Samir Behara

Microsoft Build Conference 2017 – Recap for SQL Developers

May 29, 2017 by

The annual developer Microsoft Build Conference was held at the Washington State Conference Center in Seattle during May 10-12, 2017. The event had over 5,000 attendees and received a lot of love from the technical community. There were a number of announcements made during this 3-day conference, and in this article I will recap my learnings from a SQL Developer perspective. In the Data Platform, there were a number of new innovations, products and capabilities announced and a lot of emphasis was on using data to fundamentally transform your business. There was focus around serving Artificial Intelligence with Data, which seemed to me to be the future of Data Platform.

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Susantha Bathige

Understanding Skewed Data in SQL Server

May 22, 2017 by

Introduction

I recently did some research to analyze skewed data distribution in SQL Server. This article is the outcome of my analysis to share with SQL Server community.

SQL Server understands its data distribution using statistics. The SQL Server query optimizer then uses the statistics to calculate estimated row counts when executing the queries submitted by users. The accuracy of estimated row count is crucial to get optimal execution plans. The SQL Server query optimizer is a complex mathematical component and it does a decent job to create better execution plans during a very short period of time.

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Jefferson Elias

What are SQL Server deadlocks and how to monitor them

May 19, 2017 by

1 Introduction

As a DBA, I’ve been, more than , confronted with performance problems. Sometimes, poorly written code or lack of indexes will generate blocking conditions that we refer to as a“Deadlock”. Due to their nature and like any similar blocking situation, deadlocks can have a direct impact on user experience and the more they occur, the bigger the impact.

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David Alcock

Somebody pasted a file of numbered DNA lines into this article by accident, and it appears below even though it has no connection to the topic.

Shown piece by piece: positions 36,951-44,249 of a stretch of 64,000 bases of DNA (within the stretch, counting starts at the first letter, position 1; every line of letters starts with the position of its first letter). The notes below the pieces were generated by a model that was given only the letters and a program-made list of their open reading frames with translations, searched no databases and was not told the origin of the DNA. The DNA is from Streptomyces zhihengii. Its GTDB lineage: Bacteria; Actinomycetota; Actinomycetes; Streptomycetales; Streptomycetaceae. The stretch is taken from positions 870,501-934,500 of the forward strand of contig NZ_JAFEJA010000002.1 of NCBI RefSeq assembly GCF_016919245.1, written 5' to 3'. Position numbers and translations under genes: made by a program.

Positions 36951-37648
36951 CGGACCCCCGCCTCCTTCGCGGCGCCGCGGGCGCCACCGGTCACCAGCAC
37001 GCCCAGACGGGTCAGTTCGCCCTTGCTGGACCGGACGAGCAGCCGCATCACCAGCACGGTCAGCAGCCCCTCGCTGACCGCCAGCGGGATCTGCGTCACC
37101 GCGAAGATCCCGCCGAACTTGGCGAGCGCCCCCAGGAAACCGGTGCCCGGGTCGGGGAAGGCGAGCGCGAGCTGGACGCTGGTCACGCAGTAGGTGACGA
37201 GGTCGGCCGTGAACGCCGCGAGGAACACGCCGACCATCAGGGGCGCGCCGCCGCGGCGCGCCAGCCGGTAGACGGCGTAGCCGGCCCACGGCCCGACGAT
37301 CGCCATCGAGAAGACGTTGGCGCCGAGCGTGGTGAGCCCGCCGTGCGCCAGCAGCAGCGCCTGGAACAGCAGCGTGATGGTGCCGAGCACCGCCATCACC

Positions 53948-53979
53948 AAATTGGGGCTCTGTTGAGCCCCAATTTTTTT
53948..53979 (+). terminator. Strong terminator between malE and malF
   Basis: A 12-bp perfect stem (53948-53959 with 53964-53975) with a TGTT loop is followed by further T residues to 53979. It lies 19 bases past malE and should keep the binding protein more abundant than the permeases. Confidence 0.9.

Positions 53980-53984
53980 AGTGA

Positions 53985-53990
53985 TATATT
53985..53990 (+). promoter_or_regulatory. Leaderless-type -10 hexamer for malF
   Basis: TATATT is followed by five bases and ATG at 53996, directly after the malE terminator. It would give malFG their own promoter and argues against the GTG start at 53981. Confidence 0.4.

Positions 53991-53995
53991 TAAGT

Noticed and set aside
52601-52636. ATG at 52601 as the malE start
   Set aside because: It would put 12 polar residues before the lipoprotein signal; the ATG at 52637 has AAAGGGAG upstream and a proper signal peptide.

Monitoring SQL Server with Dynamic Management Objects – Requests

May 17, 2017 by

In my last post, Monitoring SQL Server with dynamic management objects – Sessions and connections, I introduced the concept of using T-SQL queries to monitor SQL Server using Dynamic Management Views. The article demonstrated how we can use two views, namely sys.dm_exec_sessions and sys.dm_exec_connections to view activity on our instance of SQL Server and we achieved this by utilising some of the functionality available to us within T-SQL like joins, aliases and functions, all of which helped us develop a query to return monitoring information to us.

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Gerald Britton

Discovering database specific information using built-in functions and dynamic management views (DMVs)

May 15, 2017 by

Introduction

In the last two articles on dynamic management views in SQL Server, Discovering SQL server instance information using system views and Discovering more SQL Server information using the built-in dynamic management views (DMVs), we used DMVs to discover a fair bit of information about the SQL Server instance we’re connected to. In this article, we’ll begin diving in to database specifics. There is a lot of territory to cover! We’ll also use several of the built-in functions that come with SQL Server.

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David Alcock

Monitoring SQL Server with Dynamic Management Objects – Sessions and connections

May 12, 2017 by

A fundamental task of Database Administrators is monitoring SQL Server performance. Whilst SQL Server does give us a user interface inside management studio that enables us to view current activity (in the rather aptly named Activity Monitor) this article is going to focus on querying Dynamic Management Objects with T-SQL to return various pieces of useful process information that we can use to monitor server usage.

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Prashanth Jayaram

Installation of SQL Server vNext CTP on Linux Distribution CentOS 7

May 10, 2017 by

It was a paradigm shift in December 2016, when Microsoft made their SQL Server database available for Linux; it was the first time in history that Microsoft ever designed SQL Server to run on a non-Windows operating system. SQL Server vNext was released for public preview so the user community could test and deploy SQL Server on a Linux operating system. Microsoft took a major step in diversifying the database technology into the non-windows platform for the first time.

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Sifiso W. Ndlovu

How to Avoid Package Design Flaws When Sourcing Data From Flat Files

May 10, 2017 by

As developers of SQL Server Integrations Services (SSIS) solutions, we have more than likely configured Flat File Connections as sources in our Data Flow Tasks. Whilst any unforeseen changes to the structure and formatting of flat files will invariably cause SSIS packages to fail, as developers we can still do a lot in reducing unnecessary SSIS package failures relating to data coming out of flat files. In this article, we offer recommended development practices to some flat file source errors that occur as a result of poor SSIS development practices.

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